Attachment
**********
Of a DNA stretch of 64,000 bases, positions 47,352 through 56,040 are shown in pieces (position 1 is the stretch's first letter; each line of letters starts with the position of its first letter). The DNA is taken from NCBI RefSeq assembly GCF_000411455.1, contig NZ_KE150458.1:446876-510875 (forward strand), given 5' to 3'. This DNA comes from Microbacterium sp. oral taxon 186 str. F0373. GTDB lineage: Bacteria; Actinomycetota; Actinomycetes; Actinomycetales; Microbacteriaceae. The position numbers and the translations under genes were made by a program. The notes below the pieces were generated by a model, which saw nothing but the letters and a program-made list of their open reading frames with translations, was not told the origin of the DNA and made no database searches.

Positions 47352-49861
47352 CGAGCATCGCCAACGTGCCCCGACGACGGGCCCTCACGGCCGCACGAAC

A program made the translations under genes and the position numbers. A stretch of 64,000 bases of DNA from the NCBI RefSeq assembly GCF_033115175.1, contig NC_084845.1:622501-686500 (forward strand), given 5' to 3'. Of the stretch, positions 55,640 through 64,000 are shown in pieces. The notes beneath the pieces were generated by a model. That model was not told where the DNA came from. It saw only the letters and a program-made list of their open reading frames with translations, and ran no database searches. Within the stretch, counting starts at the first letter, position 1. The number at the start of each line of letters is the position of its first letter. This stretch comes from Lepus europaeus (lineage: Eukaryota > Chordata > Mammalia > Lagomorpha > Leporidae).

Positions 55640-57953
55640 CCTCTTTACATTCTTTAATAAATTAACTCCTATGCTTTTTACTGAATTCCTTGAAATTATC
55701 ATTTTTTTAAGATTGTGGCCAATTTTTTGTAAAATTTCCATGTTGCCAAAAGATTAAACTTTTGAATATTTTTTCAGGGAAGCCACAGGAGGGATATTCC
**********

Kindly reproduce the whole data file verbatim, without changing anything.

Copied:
Of a DNA stretch of 64,000 bases, positions 47,352 through 56,040 are shown in pieces (position 1 is the stretch's first letter; each line of letters starts with the position of its first letter). The DNA is taken from NCBI RefSeq assembly GCF_000411455.1, contig NZ_KE150458.1:446876-510875 (forward strand), given 5' to 3'. This DNA comes from Microbacterium sp. oral taxon 186 str. F0373. GTDB lineage: Bacteria; Actinomycetota; Actinomycetes; Actinomycetales; Microbacteriaceae. The position numbers and the translations under genes were made by a program. The notes below the pieces were generated by a model, which saw nothing but the letters and a program-made list of their open reading frames with translations, was not told the origin of the DNA and made no database searches.

Positions 47352-49861
47352 CGAGCATCGCCAACGTGCCCCGACGACGGGCCCTCACGGCCGCACGAAC

A program made the translations under genes and the position numbers. A stretch of 64,000 bases of DNA from the NCBI RefSeq assembly GCF_033115175.1, contig NC_084845.1:622501-686500 (forward strand), given 5' to 3'. Of the stretch, positions 55,640 through 64,000 are shown in pieces. The notes beneath the pieces were generated by a model. That model was not told where the DNA came from. It saw only the letters and a program-made list of their open reading frames with translations, and ran no database searches. Within the stretch, counting starts at the first letter, position 1. The number at the start of each line of letters is the position of its first letter. This stretch comes from Lepus europaeus (lineage: Eukaryota > Chordata > Mammalia > Lagomorpha > Leporidae).

Positions 55640-57953
55640 CCTCTTTACATTCTTTAATAAATTAACTCCTATGCTTTTTACTGAATTCCTTGAAATTATC
55701 ATTTTTTTAAGATTGTGGCCAATTTTTTGTAAAATTTCCATGTTGCCAAAAGATTAAACTTTTGAATATTTTTTCAGGGAAGCCACAGGAGGGATATTCC